How Would You Rank The Top 5 BCS Teams From Their Blind Résumés?

Illustration for article titled How Would You Rank The Top 5 BCS Teams From Their Blind Résumés?

Here's a fun little thought experiment, from Some assorted strength-of-schedule and margin-of-victory measures of the top five teams in the BCS standings, with the schools unnamed and in a random order:

Illustration for article titled How Would You Rank The Top 5 BCS Teams From Their Blind Résumés?

Can you figure out which school is which? reveals the answers. More importantly, how would you rank the teams just based on this?

Yes, averaged numbers gloss over less tangible but still important standouts like signature wins or "my goodness, they won but still looked like hot garbage out there" games. But in my own blind rankings, I was shocked at how high I have Missouri, and how low I have Florida State. Here in the real world, despite beating almost all quality comers and playing above and beyond any realistic expectation, the Tigers could win the SEC and not make the championship game. The Seminoles, meanwhile, are in the BCS driver's seat, despite playing the weakest schedule by almost any measure—but blowing through it.

Fortuitous timing, then, for the release of this study led by an economist at Ohio State. (I know.) The study looks at decades of college football polling, and comes to the conclusion that voters fall victim to something called confirmatory bias.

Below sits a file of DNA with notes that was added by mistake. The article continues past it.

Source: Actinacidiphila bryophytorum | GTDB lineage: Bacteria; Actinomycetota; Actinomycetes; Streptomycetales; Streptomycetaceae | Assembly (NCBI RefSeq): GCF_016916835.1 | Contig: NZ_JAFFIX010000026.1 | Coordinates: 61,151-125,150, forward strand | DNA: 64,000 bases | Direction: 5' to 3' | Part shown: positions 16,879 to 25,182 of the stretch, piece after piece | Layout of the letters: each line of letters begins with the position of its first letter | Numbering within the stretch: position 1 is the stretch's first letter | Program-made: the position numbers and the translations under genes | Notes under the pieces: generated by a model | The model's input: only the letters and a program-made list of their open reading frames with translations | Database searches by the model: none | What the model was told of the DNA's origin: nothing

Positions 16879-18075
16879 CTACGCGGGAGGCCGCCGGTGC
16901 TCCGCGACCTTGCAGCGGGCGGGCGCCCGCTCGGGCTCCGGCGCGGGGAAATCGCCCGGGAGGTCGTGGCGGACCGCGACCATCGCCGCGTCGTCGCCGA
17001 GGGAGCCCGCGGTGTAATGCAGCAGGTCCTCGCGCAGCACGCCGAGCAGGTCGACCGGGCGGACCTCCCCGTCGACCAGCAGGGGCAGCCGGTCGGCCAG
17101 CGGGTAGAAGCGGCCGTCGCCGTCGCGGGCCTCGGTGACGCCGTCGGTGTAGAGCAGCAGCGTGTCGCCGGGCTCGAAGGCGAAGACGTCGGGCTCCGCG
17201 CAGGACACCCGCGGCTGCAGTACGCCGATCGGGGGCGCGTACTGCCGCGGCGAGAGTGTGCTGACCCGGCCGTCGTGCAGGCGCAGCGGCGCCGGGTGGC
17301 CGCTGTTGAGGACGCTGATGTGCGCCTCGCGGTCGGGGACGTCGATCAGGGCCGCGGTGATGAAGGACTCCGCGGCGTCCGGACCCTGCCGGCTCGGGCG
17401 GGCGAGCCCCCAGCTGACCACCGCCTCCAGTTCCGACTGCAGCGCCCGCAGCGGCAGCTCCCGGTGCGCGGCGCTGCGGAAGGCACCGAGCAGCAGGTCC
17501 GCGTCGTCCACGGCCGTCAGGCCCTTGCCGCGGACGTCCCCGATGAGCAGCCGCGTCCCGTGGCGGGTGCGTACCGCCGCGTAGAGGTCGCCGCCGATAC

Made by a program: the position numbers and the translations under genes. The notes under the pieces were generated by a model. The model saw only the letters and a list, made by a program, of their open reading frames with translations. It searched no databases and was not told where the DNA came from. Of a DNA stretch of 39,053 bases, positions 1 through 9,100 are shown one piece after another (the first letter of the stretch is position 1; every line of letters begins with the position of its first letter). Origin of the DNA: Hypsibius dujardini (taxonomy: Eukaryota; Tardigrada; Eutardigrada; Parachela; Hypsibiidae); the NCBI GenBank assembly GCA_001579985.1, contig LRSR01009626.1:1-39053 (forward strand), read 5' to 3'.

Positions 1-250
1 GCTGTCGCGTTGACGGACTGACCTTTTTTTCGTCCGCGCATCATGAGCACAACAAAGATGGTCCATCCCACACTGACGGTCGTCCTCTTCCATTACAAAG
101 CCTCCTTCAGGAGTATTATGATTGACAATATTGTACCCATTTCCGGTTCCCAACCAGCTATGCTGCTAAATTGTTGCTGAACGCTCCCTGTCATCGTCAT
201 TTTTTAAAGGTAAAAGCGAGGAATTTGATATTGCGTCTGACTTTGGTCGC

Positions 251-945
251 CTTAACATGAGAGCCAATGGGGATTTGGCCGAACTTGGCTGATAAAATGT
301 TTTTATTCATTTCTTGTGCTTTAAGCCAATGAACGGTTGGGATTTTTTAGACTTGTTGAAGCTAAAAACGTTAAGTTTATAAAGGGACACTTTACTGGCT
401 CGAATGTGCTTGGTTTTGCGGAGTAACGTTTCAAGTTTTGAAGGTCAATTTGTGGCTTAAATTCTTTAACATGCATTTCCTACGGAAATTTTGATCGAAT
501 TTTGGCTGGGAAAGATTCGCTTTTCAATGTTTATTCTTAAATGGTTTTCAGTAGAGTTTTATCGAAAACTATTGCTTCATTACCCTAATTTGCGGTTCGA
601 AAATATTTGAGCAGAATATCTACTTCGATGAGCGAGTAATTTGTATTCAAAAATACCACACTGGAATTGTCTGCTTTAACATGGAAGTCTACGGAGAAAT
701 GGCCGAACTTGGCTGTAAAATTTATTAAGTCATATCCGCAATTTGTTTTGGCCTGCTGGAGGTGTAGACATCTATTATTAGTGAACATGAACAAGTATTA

"Confirmatory bias is the tendency of people to accept weak evidence if it affirms beliefs they already hold," Logan said.

What that means is that the best way to succeed in the polls is to live up to expectations. That sounds logical, as does the corollary that failing to meet expectations, no matter how high—say, Alabama losing for the first time in a calendar year, even if it was a last-second fluke to an excellent Auburn team—is punished by voters.

But the interesting part of the study is the finding that voters don't reward teams for exceeding expectations. Winning a presumed close game in a blowout offers no benefit. It pays to be as good as advertised, but nothing is gained by being even better.


To some extent, we know this inherently—compare the preseason Top 25 to the final polls, and each season is revealed as a war of attrition among top teams just trying not to lose. A weaker schedule makes an undefeated season more likely, and the study also notes that voters generally don't take strength of schedule into account.

Five Teams, Two Slots, One Test Of Blind Resumes [Mr. Sec]
What Do Investors and College Football Pollsters Have In Common? [Newswise]